"If you want to increase your likelihood of getting the job, you should make sure to emphasize not just extrinsic reasons why the job is important for your career but also intrinsic reasons why you personally care about the job," Woolley concluded.
Here are four tips for answering the "Why do you want this job?" question and expressing your intrinsic motivations:
After providing a first-level response, saying that you enjoy research or working with students, elaborate with an answer to a second "why?" within your intrinsic motives. Describe how research or working with students makes you feel or behave, or how it ties directly to your personal values of curiosity and altruism.
Respond in the form of a four-part story: 1.) Who you are (not your job title), 2.) what you enjoy about your current work status, 3.) why it can be better, and 4.) why you're excited about the job for which you are interviewing. Be succinct. Your entire response should be about 45-60 seconds and quickly hit each point in the cadence and spirit of a story arc: 1.) once upon a time, 2.) suddenly, 3.) but then, and 4.) happily ever after.
Activate Your Empathic Network
Instead of only talking about goals and outcomes, address your processes, dreams, and desire to understand other people. Studies have shown that when faced with problems to solve or metrics to reach, people's analytic neural networks override their empathic networks that would otherwise open them up to possibilities, new ideas, and creativity.
Express Your Preferences
Separate from her job interview study, Woolley conducted research that showed people perceived others who lack subjective preferences as less human. If you want to come across as a human, and not an extrinsically motivated robot programmed for career advancement, sprinkle in a few personal preferences into your conversations with a hiring committee.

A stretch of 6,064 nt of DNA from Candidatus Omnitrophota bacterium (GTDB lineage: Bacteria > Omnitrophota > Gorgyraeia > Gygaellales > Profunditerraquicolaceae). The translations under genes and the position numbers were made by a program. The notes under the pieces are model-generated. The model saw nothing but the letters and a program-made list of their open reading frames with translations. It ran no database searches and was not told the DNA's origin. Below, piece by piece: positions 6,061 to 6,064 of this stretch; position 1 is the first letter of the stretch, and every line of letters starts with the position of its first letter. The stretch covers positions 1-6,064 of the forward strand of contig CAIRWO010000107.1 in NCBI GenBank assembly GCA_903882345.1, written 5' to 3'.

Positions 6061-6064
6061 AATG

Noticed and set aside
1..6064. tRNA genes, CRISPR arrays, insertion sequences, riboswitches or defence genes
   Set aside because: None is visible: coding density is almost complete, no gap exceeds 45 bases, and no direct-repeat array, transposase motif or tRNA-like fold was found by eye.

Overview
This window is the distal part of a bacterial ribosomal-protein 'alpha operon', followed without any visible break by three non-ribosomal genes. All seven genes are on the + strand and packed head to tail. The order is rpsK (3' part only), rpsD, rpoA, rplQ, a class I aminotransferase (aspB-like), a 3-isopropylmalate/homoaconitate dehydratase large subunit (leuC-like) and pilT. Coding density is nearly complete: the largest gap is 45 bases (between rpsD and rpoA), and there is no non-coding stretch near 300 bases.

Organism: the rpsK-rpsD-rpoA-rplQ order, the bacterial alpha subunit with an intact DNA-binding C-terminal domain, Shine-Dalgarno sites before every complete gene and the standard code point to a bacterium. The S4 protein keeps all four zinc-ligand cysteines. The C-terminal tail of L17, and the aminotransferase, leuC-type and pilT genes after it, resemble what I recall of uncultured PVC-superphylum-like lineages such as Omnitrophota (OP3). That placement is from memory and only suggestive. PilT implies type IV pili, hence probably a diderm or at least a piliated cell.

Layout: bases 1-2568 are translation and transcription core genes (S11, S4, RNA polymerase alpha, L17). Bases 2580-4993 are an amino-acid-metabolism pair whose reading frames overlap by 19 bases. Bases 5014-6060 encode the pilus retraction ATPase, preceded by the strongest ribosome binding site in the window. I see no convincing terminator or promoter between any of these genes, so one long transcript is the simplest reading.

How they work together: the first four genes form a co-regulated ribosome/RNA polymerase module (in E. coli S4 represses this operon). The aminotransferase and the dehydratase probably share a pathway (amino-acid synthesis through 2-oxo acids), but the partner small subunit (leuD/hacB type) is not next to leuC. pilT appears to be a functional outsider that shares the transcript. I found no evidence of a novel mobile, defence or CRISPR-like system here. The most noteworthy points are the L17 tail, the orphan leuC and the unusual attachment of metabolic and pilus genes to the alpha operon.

"Emphasizing your personal preferences reveals a little bit of your identity in a way that gives people a better sense of who you are as a person," Woolley said. "They'll like you more and this also has some implications for evaluations of your work."
This doesn't mean explaining your preferences for how a department should be run, especially if the candidate isn't applying to be a dean or a vice president. But rather you should convey lower stakes opinions, such as the institution's website or even a cafe with the best coffee near campus.
"You don't want to express something that might be contentious, but I think people overlook small acknowledgments of our preferences because they're trying to fit into what the organization wants them to be," Woolley said. "They actually want to hire a human."
Employers rely on interviews to allow the human side of a candidate to emerge. Don't assume they don't care about your intrinsic motivations. Yes, extrinsic motivations are important to share, but the interview is an opportunity for employers to get to know you from the inside out.